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NOVEMBER 7, 2003
FEFO 03-20

UNDERSTANDING USDA CORN AND SOYBEAN PRODUCTION ESTIMATES

Recent comments from producers and others suggest that there is an ongoing misunderstanding of US Department of Agriculture (USDA) motives, methods and procedures used to arrive at production forecasts for corn and soybean crops. This was vividly illustrated by comments from producers, commodity analysts and farm market advisory services following the release of the August 2003 forecasts. Some in the agricultural community apparently even believe that the USDA manipulates crop forecasts to fulfill some mystical objectives that are contrary to the best interest of farmers. The purpose of this article is to improve understanding of USDA crop forecasting methods, performance and market impact.

To begin, the USDA uses a highly sophisticated and well-documented procedure to generate its crop production forecasts. For corn and soybeans, US production forecasts are released in August, September, October, and November, with final estimates published in January. The USDA generates production forecasts based on estimates of planted and harvested acreage and two types of yield indications, a farmer-reported survey and objective measurements. A review of USDA's forecasting procedures and methodology confirms the objectivity and consistency of the forecasting process over time. No changes in methodology occurred in 2003.

In terms of forecast performance, month-to-month changes in USDA corn and soybean production forecasts from 1970 through 2002 indicate little difference in magnitude and direction of monthly changes over time. The size of the monthly changes tends to diminish across the forecasting cycle (August through November). There is a positive relationship in the size and direction of forecast changes across months in both corn and soybeans, with the largest correlations found in corn. Monthly changes in USDA forecasts have been anticipated reasonably well by the private sector. As measured against the production estimate in January after harvest, USDA production forecast errors are largest in August and smaller in subsequent forecasts. There appears to be no trend in the size or direction of forecast errors over the study period.

On average, USDA corn production forecasts are more accurate than private sector forecasts over 1970-2002 (Table 1). One exception is the August forecast in the most recent time period (1985-2002). In contrast, private sector soybean production forecasts are more accurate than USDA forecasts in August and September, with the exception of the September forecast in the earlier time period (1970-1984).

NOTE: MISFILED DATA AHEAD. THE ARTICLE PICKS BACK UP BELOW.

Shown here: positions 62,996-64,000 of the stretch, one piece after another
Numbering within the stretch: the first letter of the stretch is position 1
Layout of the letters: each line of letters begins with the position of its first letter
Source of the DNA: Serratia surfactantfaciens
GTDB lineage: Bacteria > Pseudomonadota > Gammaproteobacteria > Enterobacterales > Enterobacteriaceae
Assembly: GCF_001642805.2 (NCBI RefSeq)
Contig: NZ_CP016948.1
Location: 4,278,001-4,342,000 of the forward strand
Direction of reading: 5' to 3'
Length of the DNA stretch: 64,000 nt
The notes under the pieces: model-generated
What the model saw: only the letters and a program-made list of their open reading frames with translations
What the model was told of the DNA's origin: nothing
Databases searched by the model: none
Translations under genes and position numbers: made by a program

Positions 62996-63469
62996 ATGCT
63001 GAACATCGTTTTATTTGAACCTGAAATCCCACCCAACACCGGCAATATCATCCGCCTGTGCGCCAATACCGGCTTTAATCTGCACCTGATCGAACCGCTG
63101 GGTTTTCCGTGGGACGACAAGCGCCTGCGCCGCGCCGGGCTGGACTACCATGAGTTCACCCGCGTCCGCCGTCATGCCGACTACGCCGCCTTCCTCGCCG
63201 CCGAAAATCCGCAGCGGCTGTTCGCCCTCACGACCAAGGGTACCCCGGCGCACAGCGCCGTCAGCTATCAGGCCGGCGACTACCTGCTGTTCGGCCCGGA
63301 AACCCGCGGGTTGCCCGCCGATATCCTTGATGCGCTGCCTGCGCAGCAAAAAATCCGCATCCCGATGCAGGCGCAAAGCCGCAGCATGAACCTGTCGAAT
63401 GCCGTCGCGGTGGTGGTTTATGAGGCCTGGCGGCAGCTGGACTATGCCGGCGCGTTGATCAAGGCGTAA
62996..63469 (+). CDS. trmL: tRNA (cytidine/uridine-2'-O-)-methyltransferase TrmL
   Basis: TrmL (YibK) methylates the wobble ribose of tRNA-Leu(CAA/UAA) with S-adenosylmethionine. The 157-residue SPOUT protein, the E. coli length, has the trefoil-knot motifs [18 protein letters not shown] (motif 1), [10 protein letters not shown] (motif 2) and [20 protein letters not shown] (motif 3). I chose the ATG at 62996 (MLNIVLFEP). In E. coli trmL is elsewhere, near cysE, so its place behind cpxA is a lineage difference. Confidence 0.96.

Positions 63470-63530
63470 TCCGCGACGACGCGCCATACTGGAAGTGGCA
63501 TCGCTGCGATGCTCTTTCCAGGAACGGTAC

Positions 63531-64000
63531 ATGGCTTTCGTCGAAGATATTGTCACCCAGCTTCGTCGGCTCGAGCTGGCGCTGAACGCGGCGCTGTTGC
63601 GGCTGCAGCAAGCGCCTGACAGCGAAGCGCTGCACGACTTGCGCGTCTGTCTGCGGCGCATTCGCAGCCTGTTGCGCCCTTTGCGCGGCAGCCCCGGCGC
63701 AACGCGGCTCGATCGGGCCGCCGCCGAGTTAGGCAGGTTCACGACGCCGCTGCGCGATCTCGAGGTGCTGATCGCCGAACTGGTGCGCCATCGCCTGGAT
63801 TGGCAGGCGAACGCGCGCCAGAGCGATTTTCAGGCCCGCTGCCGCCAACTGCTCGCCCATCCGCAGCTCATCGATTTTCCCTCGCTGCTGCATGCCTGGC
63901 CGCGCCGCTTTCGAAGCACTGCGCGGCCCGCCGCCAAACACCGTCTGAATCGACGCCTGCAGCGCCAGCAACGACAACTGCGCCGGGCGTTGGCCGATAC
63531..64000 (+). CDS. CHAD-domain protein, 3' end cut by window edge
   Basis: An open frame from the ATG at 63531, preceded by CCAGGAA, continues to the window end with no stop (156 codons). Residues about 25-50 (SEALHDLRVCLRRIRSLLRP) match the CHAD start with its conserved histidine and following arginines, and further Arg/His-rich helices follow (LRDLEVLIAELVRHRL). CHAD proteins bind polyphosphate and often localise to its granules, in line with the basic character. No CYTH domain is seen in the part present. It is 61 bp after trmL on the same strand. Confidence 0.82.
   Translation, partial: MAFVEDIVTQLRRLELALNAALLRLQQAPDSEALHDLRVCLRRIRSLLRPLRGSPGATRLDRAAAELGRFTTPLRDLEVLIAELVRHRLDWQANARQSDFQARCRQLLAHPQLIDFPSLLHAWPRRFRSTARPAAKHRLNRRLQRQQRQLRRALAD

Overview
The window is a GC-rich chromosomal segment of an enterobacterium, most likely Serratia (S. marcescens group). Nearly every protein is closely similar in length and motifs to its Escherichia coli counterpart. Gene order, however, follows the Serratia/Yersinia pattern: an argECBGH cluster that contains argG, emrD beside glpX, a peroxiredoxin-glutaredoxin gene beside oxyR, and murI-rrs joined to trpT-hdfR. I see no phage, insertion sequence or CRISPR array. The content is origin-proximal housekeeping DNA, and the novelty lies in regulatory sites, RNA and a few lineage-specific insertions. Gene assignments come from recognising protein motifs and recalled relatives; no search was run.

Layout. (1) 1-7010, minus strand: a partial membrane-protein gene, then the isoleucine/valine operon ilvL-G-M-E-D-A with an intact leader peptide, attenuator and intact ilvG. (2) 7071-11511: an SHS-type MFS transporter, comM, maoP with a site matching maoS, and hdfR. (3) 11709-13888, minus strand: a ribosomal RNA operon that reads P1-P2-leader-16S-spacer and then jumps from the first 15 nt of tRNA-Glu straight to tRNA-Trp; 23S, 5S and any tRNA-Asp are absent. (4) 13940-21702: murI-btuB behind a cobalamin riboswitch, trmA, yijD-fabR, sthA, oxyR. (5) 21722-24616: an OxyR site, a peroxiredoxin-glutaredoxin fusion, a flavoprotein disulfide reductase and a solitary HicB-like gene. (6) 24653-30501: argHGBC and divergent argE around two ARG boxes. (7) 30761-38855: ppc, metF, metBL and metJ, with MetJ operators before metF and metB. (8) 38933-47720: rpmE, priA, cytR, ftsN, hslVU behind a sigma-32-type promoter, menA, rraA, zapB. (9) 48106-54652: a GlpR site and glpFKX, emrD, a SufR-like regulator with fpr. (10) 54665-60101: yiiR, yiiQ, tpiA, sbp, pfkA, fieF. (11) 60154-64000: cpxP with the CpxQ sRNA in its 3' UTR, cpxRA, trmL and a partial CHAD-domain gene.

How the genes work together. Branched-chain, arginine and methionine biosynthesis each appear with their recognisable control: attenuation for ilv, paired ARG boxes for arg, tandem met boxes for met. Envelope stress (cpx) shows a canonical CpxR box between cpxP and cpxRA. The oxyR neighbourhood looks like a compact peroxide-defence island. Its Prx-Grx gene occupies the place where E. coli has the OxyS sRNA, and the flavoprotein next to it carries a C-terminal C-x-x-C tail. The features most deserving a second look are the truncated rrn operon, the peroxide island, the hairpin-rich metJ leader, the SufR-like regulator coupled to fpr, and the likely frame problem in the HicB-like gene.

USDA corn production forecasts have the largest impact on corn futures prices in August and recent price reactions have been somewhat larger than historical reactions. For soybeans, the largest reaction in futures prices occur in August and September, but recent reactions have been large in October. As predicted by economic theory, there is a negative relationship between the direction of forecast surprises and the direction of price reactions for both corn and soybeans, with a somewhat stronger relationship for corn than for soybeans.

Despite many claims to the contrary, the August, September and October 2003 USDA corn and soybean production forecasts were within or near historical ranges in terms of magnitude of changes, market surprise and price reaction (Tables 2 and 3). The September and October soybean forecasts were major market surprises, and the market's price reactions showed this, but they were not unprecedented.

Overall, the analysis reviewed in this article suggests the USDA performs reasonably well in generating crop production forecasts for corn and soybeans. There is strong evidence that market participants view USDA corn and soybean production forecasts as important new information. There is nonetheless room for improvement. In particular, the USDA may want to consider expanding the scope of the subjective yield surveys to incorporate a wider range of market and industry participants. Further details on USDA crop forecasting methods and complete results can be found at: http://www.farmdoc.uiuc.edu/agmas/reports/03_07/AgMAS03_07.pdf.

Issued by: Darrel Good and Scott Irwin, Department of Agricultural and Consumer Economics

  

Department of Agricultural and Consumer Economics    College of Agricultural, Consumer and Environmental Sciences
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